It seemed well-sized for the burger itself, which was thick but not terribly large in its circumference. But it was pretty soft, even for brioche, so it compacted a good deal during the process of eating it. But this burger had bigger problems than the bun.
The burger, on the other hand looked just fine (once I found it underneath all those toppings). It wasn't perfectly round and it had a deep, dark crust on the exterior, which imparted both color and texture. When I bit into an edge, I found the patty to be very well seasoned with a char-grilled flavor. Those are the good things.
But then I dug in. A pinch between the fingers gave some evidence of fat. But as I sampled a bit more, creeping toward the center of the patty, I was disappointed to find that the meat was cooked medium-well and was notably dry. It had a bit of beefiness to it; but the bulk of its flavor was derived from the external seasoning and char.
That second burger? Virtually identical. So, at least there’s some consistency?
The toppings on a burger should not have to do all the legwork. But that was definitely the case here. That burger needed all the help it could get to inch even close to Flavortown.
Fortunately, the toppings did the job. The mac n’ cheese was sparse, but somewhat creamy and helped along by a melty slice of what was either very mild cheddar or colby. The bacon wasn’t impressive in terms of flavor (it had a vaguely meaty saltiness, but no complexity or significant smokiness); but it was very thin and crispy, so it offered some texture.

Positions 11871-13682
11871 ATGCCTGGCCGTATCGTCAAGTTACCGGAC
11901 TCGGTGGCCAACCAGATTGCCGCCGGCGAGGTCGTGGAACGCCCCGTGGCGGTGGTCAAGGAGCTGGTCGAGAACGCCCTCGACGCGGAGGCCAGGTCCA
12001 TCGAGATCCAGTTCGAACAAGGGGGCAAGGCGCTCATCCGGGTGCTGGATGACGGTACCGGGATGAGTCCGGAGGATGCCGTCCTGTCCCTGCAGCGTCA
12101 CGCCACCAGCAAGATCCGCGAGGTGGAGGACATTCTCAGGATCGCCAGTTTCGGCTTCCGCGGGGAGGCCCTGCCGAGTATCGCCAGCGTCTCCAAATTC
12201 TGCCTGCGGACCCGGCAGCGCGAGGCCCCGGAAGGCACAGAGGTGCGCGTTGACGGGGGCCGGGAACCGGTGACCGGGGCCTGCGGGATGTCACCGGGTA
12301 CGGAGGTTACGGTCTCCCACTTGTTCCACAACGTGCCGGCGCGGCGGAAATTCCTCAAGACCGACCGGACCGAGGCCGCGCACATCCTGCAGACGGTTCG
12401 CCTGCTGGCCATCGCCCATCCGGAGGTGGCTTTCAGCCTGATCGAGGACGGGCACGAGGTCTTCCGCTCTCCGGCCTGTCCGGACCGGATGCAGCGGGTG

The onion strings were lovely, very crisp and not at all greasy
As for the vegetables, the chopped lettuce was fresh and had a good crunch. The fresh onions were thinly sliced, but a bit tough, so they tended to get pulled (along with surrounding toppings) off of the burger; I couldn’t really tell what they added. The tomatoes, meanwhile, were petite and very thinly sliced, offering a bit of flavor and moisture. And the pickles were pert and applied evenly so there was a pop of acid in every bite.
That Donkey sauce, though? It tasted good on its own, but there was’t enough of it to matter. The bit spread on the top and bottom buns virtually disappeared amid the other toppings.
Average. That’s how I felt about this burger in its entirety. And I guess the price of the burger itself was somewhat average as well. But it didn’t deliver anything that made it seem worth more.
Meh. Skip over this hopelessly average celebrity-backed piece of ghost kitchen hype and support a real live local restaurant. Here are five amazing places to start.
Lori is an avid cook whose accrual of condiments and spices is rivaled only by her cookbook collection. Her passion for the culinary industry was birthed while balancing A&W root beer mugs as a teenage carhop, fed by insatiable curiosity and fueled by the people whose stories entwine with each and every dish. She’s had the privilege of chronicling these tales via numerous media, including OnMilwaukee and in her book “Milwaukee Food.” Her work has garnered journalism awards from entities including the Milwaukee Press Club.
When she’s not eating, photographing food, writing or recording the FoodCrush podcast, you’ll find Lori seeking out adventures with her husband Paul, traveling, cooking, reading, learning, snuggling with her cats and looking for ways to make a difference.